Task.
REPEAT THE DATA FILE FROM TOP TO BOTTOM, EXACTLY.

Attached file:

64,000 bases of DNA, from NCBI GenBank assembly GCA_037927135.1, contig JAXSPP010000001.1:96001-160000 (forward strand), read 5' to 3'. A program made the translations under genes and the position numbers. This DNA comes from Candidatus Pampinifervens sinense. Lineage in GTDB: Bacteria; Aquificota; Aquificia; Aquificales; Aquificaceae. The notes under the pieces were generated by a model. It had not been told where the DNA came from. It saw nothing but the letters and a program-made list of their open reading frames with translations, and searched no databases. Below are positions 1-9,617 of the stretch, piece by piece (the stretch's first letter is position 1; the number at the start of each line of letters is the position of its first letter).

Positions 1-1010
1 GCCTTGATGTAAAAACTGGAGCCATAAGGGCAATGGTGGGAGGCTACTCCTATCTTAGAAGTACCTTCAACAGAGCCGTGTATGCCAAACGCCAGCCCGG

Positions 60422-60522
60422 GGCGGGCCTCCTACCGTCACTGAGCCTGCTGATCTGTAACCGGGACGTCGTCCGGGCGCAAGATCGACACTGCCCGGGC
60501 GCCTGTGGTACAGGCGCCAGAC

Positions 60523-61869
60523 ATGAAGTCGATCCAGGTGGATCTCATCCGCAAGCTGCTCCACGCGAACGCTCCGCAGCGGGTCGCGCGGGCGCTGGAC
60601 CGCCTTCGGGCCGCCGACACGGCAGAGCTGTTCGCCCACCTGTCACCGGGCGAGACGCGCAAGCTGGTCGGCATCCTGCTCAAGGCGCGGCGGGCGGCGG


64,000 bases of DNA, from NCBI GenBank assembly GCA_037927135.1, contig JAXSPP010000001.1:96001-160000 (forward strand), read 5' to 3'. A program made the translations under genes and the position numbers. This DNA comes from Candidatus Pampinifervens sinense. Lineage in GTDB: Bacteria; Aquificota; Aquificia; Aquificales; Aquificaceae. The notes under the pieces were generated by a model. It had not been told where the DNA came from. It saw nothing but the letters and a program-made list of their open reading frames with translations, and searched no databases. Below are positions 1-9,617 of the stretch, piece by piece (the stretch's first letter is position 1; the number at the start of each line of letters is the position of its first letter).

Positions 1-1010
1 GCCTTGATGTAAAAACTGGAGCCATAAGGGCAATGGTGGGAGGCTACTCCTATCTTAGAAGTACCTTCAACAGAGCCGTGTATGCCAAACGCCAGCCCGG

Positions 60422-60522
60422 GGCGGGCCTCCTACCGTCACTGAGCCTGCTGATCTGTAACCGGGACGTCGTCCGGGCGCAAGATCGACACTGCCCGGGC
60501 GCCTGTGGTACAGGCGCCAGAC

Positions 60523-61869
60523 ATGAAGTCGATCCAGGTGGATCTCATCCGCAAGCTGCTCCACGCGAACGCTCCGCAGCGGGTCGCGCGGGCGCTGGAC
60601 CGCCTTCGGGCCGCCGACACGGCAGAGCTGTTCGCCCACCTGTCACCGGGCGAGACGCGCAAGCTGGTCGGCATCCTGCTCAAGGCGCGGCGGGCGGCGG